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  • INTRODUCTION TO XML FOR DECISION-MAKERS

  • Introduction to XML for Decision-Makers Briefing Background, Acknowledgements, and Contact Information-1 State Archives Department, Minnesota Historical Society, 345 Kellogg Boulevard West, Saint Paul, Minnesota, 55102-1906 / archives@mnhs.org / 651-297-4502  May 2003

    Briefing Background, Acknowledgements, and Contact Information This briefing and all related materials are the direct result of a two-year grant to the State Archives Department of the Minnesota Historical Society (MHS) from the National Historical Publications and Records Commission (NHPRC). Work on the “Educating Archivists and Their Constituencies” project began in January 2001 and was completed in May 2003. The project sought to address a critical responsibility that archives have discovered in their work with electronic records: the persistent need to educate a variety of constituencies about the principles, products, and resources necessary to implement archival considerations in the application of information technology to government functions. Several other goals were also supported:

    • raising the level of knowledge and understanding of essential electronic records skills and tools among archivists, • helping archivists reach the electronic records creators who are their key constituencies, • providing the means to form with those constituencies communities of learning that will support and sustain collaboration, and • raising the profile of archivists in their own organizations and promoting their involvement in the design and analysis of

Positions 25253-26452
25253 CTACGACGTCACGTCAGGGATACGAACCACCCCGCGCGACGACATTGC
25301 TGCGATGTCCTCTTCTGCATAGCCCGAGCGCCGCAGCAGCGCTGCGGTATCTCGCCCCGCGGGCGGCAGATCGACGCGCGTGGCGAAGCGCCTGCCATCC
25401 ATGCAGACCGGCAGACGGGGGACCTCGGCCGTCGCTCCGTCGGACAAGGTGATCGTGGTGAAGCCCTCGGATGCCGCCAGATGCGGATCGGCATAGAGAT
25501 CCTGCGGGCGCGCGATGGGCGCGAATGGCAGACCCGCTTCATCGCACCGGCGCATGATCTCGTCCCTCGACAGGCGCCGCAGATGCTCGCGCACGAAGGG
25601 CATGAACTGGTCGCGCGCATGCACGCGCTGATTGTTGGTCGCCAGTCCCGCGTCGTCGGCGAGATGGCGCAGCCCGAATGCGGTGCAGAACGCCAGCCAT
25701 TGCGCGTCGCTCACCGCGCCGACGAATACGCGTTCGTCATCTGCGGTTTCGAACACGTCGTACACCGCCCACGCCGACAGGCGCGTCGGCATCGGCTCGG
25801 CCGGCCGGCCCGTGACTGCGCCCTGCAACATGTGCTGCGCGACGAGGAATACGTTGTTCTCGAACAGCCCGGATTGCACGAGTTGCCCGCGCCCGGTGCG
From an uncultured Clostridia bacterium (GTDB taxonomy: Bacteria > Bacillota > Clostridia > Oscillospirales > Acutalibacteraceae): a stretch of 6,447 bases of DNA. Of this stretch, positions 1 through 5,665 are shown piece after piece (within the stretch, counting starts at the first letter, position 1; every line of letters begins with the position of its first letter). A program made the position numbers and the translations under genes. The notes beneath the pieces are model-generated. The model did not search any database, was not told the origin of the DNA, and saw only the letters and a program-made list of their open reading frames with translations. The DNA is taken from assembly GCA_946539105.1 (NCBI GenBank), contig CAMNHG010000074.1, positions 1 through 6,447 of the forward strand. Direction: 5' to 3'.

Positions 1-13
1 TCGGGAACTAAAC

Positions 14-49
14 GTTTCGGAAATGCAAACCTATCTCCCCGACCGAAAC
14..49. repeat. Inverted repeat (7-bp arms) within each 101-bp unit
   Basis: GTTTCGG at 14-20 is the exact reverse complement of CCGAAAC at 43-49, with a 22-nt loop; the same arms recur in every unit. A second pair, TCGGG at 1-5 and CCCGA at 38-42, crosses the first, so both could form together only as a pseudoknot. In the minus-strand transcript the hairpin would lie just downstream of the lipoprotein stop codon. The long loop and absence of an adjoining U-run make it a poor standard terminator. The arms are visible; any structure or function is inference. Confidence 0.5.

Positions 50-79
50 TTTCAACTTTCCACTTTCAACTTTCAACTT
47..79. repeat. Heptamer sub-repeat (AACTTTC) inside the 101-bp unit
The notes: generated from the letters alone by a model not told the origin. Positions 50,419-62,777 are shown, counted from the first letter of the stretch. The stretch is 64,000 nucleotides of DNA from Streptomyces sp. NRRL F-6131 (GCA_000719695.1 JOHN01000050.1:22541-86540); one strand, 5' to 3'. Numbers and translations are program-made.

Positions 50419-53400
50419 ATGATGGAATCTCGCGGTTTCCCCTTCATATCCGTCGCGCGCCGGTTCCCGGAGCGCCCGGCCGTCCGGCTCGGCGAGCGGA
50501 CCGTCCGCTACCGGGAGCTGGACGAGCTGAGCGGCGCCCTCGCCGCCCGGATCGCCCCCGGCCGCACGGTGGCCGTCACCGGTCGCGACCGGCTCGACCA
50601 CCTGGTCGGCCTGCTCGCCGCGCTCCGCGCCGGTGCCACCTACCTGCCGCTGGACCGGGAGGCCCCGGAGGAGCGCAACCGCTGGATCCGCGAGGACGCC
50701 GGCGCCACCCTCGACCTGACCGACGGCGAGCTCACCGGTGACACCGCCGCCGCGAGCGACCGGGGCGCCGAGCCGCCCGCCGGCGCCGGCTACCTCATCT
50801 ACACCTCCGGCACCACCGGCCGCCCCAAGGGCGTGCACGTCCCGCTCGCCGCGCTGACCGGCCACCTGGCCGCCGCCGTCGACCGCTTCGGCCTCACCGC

recordkeeping systems. MHS administered the project and worked in collaboration with several partners: the Delaware Public Archives, the Indiana University Archives, the Ohio Historical Society, the San Diego Supercomputer Center, the Smithsonian Institution Archives, and the State of Kentucky. This list represents a variety of institutions, records environments, constituencies, needs, and levels of electronic records expertise. At MHS, Robert Horton served as the Project Director, Shawn Rounds as the Project Manager, and Jennifer Johnson as the Project Archivist. MHS gratefully acknowledges the contribution of Advanced Strategies, Inc. (ASI) of Atlanta, Georgia, and Saint Paul, Minnesota, which specializes in a user-centric approach to all aspects of information technology planning and implementation. MHS project staff received training and guidance from ASI in adult education strategies and workshop development. The format of this course book is directly based on the design used by ASI in its own classes. For more information about ASI, visit http://www.advstr.com/ For more information regarding the briefing, contact MHS staff or visit the workshop web site at http://www.mnhs.org/preserve/records/workshops/edarchivists.html

    Robert Horton: robert.horton@mnhs.org / 651-215-5866 Shawn Rounds: shawn.rounds@mnhs.org / 651-296-7953